NBN costs blow out by $4.6bn

About 13,500 premises will be connected via either fibre, fixed wireless or statellite by June 2012, the updated NBN plan reveals.
About 13,500 premises will be connected via either fibre, fixed wireless or statellite by June 2012, the updated NBN plan reveals.

NBN Co's broadband network will cost more to construct and operate than first expected - about $4.6 billion over ten years – but roll out targets are being met, according to an update on its corporate plan.

The government's total investment in the NBN Co project will now be $30.4 billion, up from $27.5 billion. And operating expenditure will be about $26.4 billion between now and 2021, rather than $23.2 billion.

About 13,500 premises will be connected via either fibre, fixed wireless or statellite by June 2012, the updated plan reveals. A total of 92,000 will be connected by mid-2013, when the next federal election is expected, and about half a million premises will be connected a year later.

In the last corporate plan, written in December 2010, NBN Co forecast it would have 419,000 premises connected by June 2013.

Shareholder minister Stephen Conroy said NBN Co got access to detailed information about Telstra's network nine months later than expected.

“The detailed design of the volume roll out could not start until five months ago. The overwhelming bulk of the data needed to start the volume roll out was not available until conditions precedent were satisfied in March of this year,” he said.

“Only then could the NBN Co design teams have access to the lay out of all the Telstra pits and ducts across the nation.”

Since the last report came out NBN Co has signed a 40-year deal with Telstra to use its infrastructure. Telstra expects to get at least $11 billion, in 2010 dollars, over the life of the contract.

NBN Co revealed today the cost of building the network will be $1.4 billion, 3.9 per cent, more than originally forecast. And the cost of operating the network over the next ten years has increased by $3.2 billion. NBN Co is leasing more inter-city fibre connections from Telstra than originally thought, which saves it capital costs but increases operational costs.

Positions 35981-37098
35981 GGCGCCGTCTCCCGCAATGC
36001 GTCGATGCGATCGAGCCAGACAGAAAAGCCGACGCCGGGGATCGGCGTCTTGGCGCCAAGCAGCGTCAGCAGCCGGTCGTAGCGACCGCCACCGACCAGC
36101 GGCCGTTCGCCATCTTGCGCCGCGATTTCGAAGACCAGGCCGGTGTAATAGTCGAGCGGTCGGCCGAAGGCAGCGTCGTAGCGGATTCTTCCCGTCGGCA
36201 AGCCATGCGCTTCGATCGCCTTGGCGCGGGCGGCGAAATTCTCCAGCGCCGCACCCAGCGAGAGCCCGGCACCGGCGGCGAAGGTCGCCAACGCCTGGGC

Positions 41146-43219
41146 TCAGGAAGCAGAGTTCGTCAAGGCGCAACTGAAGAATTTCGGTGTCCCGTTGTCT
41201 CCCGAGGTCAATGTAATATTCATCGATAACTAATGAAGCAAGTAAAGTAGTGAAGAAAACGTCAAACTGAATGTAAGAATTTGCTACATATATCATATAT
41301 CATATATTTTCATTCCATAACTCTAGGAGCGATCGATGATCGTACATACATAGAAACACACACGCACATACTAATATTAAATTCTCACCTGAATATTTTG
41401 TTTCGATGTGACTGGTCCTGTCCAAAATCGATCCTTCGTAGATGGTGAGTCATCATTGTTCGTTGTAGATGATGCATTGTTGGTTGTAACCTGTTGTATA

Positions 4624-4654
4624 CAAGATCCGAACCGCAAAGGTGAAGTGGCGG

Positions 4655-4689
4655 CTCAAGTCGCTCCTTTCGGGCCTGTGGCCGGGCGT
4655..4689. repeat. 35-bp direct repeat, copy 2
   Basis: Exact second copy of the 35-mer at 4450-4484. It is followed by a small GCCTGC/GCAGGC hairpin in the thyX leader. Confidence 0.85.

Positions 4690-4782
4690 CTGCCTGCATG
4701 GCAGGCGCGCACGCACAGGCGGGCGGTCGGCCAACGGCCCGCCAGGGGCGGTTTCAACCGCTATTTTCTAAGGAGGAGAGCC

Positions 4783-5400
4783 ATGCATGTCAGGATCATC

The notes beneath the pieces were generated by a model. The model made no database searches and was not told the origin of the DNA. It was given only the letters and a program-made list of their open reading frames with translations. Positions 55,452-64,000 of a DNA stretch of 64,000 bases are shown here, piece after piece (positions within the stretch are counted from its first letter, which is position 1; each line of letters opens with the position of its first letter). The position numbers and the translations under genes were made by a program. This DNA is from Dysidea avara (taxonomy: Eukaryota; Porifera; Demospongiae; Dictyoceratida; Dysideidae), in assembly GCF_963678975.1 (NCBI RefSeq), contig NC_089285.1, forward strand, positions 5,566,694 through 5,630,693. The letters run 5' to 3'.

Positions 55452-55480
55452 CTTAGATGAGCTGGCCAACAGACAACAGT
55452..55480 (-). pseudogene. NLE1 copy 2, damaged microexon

However, equipment costs have declined due to “architectural optimisation and volume-price arrangements''.

NBN Co chief executive Mike Quigley said these increases were due to an $800 million deal with Optus, which was not included in the last corporate plan, and policy decisions, such as NBN Co building fibre in new housing estates.

“With the Optus deal we will be bringing some 500,00 customers onto the network that we were not anticipating in our original 2010 plan. Those are are the customers who we were expecting to remain on the Optus hybrid fibre coaxial network. Now they will be coming across to the NBN so the capital expenditure costs for connections have gone up and the operational costs for migrations of those customers have gone up...And also we have an increase in revenue because those customers are coming onto the network.''

He added that costs would decrease after 2012 because of this deal NBN Co expects take up of its satellite and wireless services to be about 20 per cent of the potential market by 2021 because it ''recognises there will be other competing wireless type services'', such as 4G mobile broadband.

Other changes include a decision to make bulky battery back-up boxes optional for homeowners. NBN Co expects about 50 per cent of households will not take a batter, saving the company hundreds of millions of dollars.

And NBN Co will put more resources into getting apartments connected to its fibre network, after finding in its trial sites that body corporates were uncooperative.

Mr Quigley said the average monthly revenue per user is expected to be about $20 until 2015, when it will rise to about $40. NBN Co predicts that it will make about $100 per month from each user in 2040.

“The prices are just where we wanted them. It means that people are getting better services for the same prices on the NBN and what is especially good news is we are expecting speed and usage profiles to go up, which means we may even be able to bring wholesale prices down faster than we otherwise would,” he said.

“And that is the aim – for a company such as NBN Co our aim is not to generate higher profits, our aim is to get wholesale prices down as fast as we can.''

This story NBN costs blow out by $4.6bn first appeared on The Sydney Morning Herald.